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Can some explain whats the difference between the two in this context?

Person A: I wish I had that car.
Person B: Me too

VS

Person A: I wish I had that car.
Person B: Me either
  • @cardinal if neither and either mean the same thing, then yes its a duplicate. now the question is, do they mean the same? – Saad Lulu Oct 25 '16 at 11:55
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    When not used in a pair ("either this or that"), "either" is a negative polarity item, so it is used only with negatives and questions, not positive statements. So "me either." is not grammatical. In a question "Aren't you coming either?" or a negative "I'm not coming either", it is fine (but if the "not" is not expressed it takes the form "neither": "Me neither"). – Colin Fine Oct 25 '16 at 13:18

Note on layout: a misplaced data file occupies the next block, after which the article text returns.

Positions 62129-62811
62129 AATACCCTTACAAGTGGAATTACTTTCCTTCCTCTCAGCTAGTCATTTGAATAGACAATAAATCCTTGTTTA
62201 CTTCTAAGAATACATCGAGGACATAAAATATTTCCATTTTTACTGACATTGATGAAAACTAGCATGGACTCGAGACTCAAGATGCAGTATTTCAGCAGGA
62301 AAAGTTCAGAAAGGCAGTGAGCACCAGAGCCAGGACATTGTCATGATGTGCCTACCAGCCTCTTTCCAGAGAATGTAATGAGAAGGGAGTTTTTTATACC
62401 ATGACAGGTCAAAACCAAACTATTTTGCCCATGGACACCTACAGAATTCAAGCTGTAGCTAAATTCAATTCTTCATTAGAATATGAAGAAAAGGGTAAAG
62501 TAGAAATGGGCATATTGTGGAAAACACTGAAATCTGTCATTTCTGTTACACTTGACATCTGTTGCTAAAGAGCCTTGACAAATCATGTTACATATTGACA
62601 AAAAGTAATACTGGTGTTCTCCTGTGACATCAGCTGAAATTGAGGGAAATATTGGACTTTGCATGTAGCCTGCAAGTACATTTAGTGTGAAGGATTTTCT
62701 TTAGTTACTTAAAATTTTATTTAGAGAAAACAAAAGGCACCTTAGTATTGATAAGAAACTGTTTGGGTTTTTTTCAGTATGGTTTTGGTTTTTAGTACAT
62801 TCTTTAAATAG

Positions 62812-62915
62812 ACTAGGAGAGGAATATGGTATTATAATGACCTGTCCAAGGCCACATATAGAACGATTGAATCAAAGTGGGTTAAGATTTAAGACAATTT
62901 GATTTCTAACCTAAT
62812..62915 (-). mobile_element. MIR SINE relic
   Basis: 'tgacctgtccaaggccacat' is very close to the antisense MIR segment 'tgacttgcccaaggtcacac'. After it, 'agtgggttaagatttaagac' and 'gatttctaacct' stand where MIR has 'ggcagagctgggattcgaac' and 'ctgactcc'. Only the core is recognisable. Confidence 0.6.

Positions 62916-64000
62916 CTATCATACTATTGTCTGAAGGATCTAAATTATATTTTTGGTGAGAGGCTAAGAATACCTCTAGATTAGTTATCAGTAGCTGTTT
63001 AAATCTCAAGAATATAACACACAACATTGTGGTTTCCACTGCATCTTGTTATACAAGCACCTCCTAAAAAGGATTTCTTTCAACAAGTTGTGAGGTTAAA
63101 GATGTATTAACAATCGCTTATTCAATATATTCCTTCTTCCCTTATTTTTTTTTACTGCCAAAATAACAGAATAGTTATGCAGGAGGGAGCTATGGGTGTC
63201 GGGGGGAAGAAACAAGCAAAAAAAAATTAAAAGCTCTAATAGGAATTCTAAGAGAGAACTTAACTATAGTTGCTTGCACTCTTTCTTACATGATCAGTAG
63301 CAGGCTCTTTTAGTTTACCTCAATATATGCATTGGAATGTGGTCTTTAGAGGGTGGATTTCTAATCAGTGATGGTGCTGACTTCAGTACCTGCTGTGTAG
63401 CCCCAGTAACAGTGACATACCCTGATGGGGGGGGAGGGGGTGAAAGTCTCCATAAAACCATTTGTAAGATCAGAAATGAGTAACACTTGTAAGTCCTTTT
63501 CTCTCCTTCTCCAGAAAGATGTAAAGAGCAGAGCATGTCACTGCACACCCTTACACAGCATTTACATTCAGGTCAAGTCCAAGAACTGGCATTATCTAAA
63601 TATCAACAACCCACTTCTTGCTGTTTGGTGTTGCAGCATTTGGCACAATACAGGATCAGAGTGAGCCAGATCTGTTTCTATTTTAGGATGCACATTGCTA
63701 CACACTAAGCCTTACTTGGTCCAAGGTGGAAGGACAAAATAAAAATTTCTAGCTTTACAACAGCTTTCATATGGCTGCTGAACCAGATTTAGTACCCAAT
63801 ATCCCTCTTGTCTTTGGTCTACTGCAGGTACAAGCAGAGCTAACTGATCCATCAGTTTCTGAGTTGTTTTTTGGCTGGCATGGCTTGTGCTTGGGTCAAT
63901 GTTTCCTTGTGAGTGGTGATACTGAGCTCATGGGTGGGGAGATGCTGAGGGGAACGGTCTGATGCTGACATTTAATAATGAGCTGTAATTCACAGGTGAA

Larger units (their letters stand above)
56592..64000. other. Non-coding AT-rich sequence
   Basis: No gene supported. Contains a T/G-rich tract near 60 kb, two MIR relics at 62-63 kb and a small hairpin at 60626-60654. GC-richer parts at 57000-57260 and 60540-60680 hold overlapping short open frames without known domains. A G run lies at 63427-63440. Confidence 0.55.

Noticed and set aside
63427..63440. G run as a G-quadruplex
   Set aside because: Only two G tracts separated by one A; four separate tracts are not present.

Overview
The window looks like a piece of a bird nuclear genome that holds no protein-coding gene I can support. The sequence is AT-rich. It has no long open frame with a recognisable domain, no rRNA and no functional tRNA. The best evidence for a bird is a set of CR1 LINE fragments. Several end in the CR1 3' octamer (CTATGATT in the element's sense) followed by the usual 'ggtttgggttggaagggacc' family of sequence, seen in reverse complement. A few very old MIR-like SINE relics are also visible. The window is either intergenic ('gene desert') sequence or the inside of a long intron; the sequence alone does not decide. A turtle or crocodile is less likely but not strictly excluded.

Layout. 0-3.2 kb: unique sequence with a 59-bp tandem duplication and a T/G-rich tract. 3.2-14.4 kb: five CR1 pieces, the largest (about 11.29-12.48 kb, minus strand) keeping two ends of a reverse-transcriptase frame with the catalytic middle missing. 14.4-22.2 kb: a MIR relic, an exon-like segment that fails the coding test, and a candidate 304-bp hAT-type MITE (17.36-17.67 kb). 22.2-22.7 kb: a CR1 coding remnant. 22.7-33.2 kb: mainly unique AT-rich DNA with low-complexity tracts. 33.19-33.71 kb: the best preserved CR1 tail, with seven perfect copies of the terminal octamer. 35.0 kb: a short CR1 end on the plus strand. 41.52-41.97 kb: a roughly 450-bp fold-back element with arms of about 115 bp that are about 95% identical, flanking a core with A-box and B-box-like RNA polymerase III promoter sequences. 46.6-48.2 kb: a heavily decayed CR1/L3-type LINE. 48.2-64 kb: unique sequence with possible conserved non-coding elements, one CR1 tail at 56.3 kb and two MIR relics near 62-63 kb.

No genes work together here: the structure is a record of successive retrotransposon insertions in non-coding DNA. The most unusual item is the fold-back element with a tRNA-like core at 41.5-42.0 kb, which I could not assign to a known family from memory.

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    Possible duplicate of "Me neither" or "Me too"? – It's Over Oct 25 '16 at 19:38
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Two ways to say it in the declarative form:

Person A: I wish I had that car.

Person B: Me, too.

VERSUS

Person A: I wish I had that car. Person B: So do I.

Two ways to say it in the negative form.

Person A: I do not like soup for dinner.

Person B: Neither [or nor] do I.

OR Person B: Me either. [less formal]

Either can only be used in response to a NEGATIVE verb in the first sentence.

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"Me too" is correct. Either always introduces a pair of alternatives - Either X or Y. However, neither is probably OK to use:

  • Person A: I wouldn't buy that car.
  • Person B: Me neither.

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